Monday, May 23, 2011

DVD Review ~ Yoga for Your Pregnancy

Yoga for Your Pregnancy featuring Kristin Eykel and published by Yoga Journal & Lamaze is a well designed, well presented, and well thought out production. The lighting, color and photography is superb.

The DVD offers two main practices for prenatal (30 minute Rejuvenating and 15 min Relaxation) plus an additional 16 minute postnatal practice. Other bonus tracks include Pranayama (7 min), Guided Meditation (5 min), Yoga in the Birthing Room (5 min), Lamaze philosophy overview plus interview with Carol Penn-Erskine (5 min) and a meet the teacher section (5 min).

The two prenatal practices showed variations for propping including using a chair but did not always offer alternatives if a pose was impossible in the body. For example, one of the poses offered was Camel. Now, as a therapeutic yoga teacher, I can say that maybe 1 or 2 of my 100+ students can do this pose without pain in the knees or the sacrum. Most of the folks I teach do not have the flexibility required for propless, high-test poses like Camel.

If an option for setting up blocks by the feet were presented, or an option for sitting on the chair and clasping the hands behind the back or at the chair-back while back-bending over the chair were presented, I would feel more comfortable recommending the DVD. But as a therapeutic teacher,  I felt very uncomfortable with a few of the omissions.

On the other hand, I know that the focus was on yoga for pregnancy and not every option can be covered in one DVD. The teacher seemed very knowledgeable about pregnancy, had been through a pregnancy herself and the other demonstrators on the DVD were pregnant themselves. I enjoyed learning more about Lamaze and since the teacher has a Kundalini background, I enjoyed the Kundalini-Hatha hybrid she presented.

One other curiosity: not once was Mula Bandha or the pelvic floor mentioned - not even in the postnatal practice. After birthing, I know pelvic floor exercises are a must-do to regain the tone required to avoid incontinence and to keep all the organs in place. I don't know a lot about pregnancy yoga so maybe someone can help me out here. Shouldn't a prenatal yogi practice Mula Bandha (kegel exercises)? Or is that too much upward energy before giving birth?


Laurel and Noah said...

Our birth class is having us do 200 or more Kegels each week to prepare. This is a very helpful review, Sara, thank you!

Laurel and Noah said...

Sorry, I meant 200 Kegels daily.

Sara said...

200 a day?! Wow. That's great. Well, maybe the DVD producer is assuming that if you are doing yoga for pregnancy then you are probably learning other pregnancy related stuff from other people and would incorporate pelvic floor awareness into your practice.

But still, I would've liked it to incorporate more pelvic floor awareness and exercise and more SI joint issues.

Amber said...

Hi Sara,

I think pelvic floor awareness is hugely important in pregnancy, birth and postpartum. The pelvic floor has to be so strong to support the added weight of the baby during pregnancy and it has to be so incredibly flexible, relaxed and resilient to allow passage of the baby and then return to its supporting role. Kegel exercises are important, but I have appreciated, and found better results from the subtlety of the core work of therapeutic yoga, emphasizing both the need for strength and the need to be able to let go.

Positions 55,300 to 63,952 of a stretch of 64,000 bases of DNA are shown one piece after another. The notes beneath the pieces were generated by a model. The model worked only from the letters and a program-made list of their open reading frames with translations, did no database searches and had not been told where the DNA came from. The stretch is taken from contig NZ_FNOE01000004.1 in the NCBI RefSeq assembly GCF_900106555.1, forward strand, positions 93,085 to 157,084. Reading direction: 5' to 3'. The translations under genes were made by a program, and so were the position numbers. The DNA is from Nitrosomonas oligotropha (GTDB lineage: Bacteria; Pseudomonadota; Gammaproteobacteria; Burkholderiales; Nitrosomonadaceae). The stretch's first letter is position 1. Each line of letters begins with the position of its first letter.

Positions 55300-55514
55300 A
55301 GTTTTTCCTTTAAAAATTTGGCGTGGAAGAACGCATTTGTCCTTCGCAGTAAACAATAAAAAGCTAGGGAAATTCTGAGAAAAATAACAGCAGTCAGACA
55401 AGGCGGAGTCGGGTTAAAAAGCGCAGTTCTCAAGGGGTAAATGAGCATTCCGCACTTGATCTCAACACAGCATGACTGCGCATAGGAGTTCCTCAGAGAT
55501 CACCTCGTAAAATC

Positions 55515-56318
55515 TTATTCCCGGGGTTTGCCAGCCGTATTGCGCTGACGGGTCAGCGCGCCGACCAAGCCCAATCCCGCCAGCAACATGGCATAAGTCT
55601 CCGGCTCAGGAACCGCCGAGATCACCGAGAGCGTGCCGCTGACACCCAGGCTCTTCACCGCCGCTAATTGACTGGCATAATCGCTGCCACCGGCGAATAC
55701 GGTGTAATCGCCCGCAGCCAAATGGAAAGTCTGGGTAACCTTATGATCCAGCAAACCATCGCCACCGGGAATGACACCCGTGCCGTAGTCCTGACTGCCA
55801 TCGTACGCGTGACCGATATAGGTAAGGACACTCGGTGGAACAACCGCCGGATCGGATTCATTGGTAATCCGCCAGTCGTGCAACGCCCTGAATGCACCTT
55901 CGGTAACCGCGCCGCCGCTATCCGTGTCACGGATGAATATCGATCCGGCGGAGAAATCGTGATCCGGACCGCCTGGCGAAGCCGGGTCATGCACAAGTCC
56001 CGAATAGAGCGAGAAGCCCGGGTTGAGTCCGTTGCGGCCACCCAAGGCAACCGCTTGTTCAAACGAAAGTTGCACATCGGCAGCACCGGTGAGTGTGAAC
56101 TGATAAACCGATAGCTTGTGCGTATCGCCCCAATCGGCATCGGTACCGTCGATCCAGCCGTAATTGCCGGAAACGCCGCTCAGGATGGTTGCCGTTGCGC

Also, I learned a great modification of camel pose in a prenatal class. We sat on our heels with our knees spread out wide, leaned back to put hands on the floor and then lifted hips and bellies up to the sky. It was so beautiful to see a room full of pregnant mamas doing this together, and nobody seemed to complain of sacrum or knee pain!

Thanks for the review,

Sara said...

Hi Amber - Thanks for the comments. I agree with your statement of needing both the holding/ strengthening and the letting go.

Also, it is so interesting what you said about how to do Camel. This DVD started Camel the same - hands behind on the floor - but also offered the option of walking the hands to the backs of the heels.

For me, and for many of my students with knee issues, this is still not an option. But sounds like for pregnancy it is commonly taught?

What about your SI joints in this version of the pose? How do they feel?

Amber said...

Hi again, Sara! I typically don't have issues with my knees...but have occasionally. I suspect that I overstretched ligaments in my knees and SI area during pregnancy and have lingering instability for it. This would have been true in the camel pose, but also in lunges and other standing and seated poses...Did the DVD talk about the risks of over stretching during pregnancy? There is a lot of the hormone relaxin in the body to help the body expand, loosen, open up, and my understanding is that without careful attention to stability, the ligaments can stretch and then not return to their original length. Does that help? I like the online dialogue!

Sara said...

Hi Amber - I don't recall if the video talked about relaxin and over stretching. Would you be interested in seeing the video? I'd be happy to send it to you.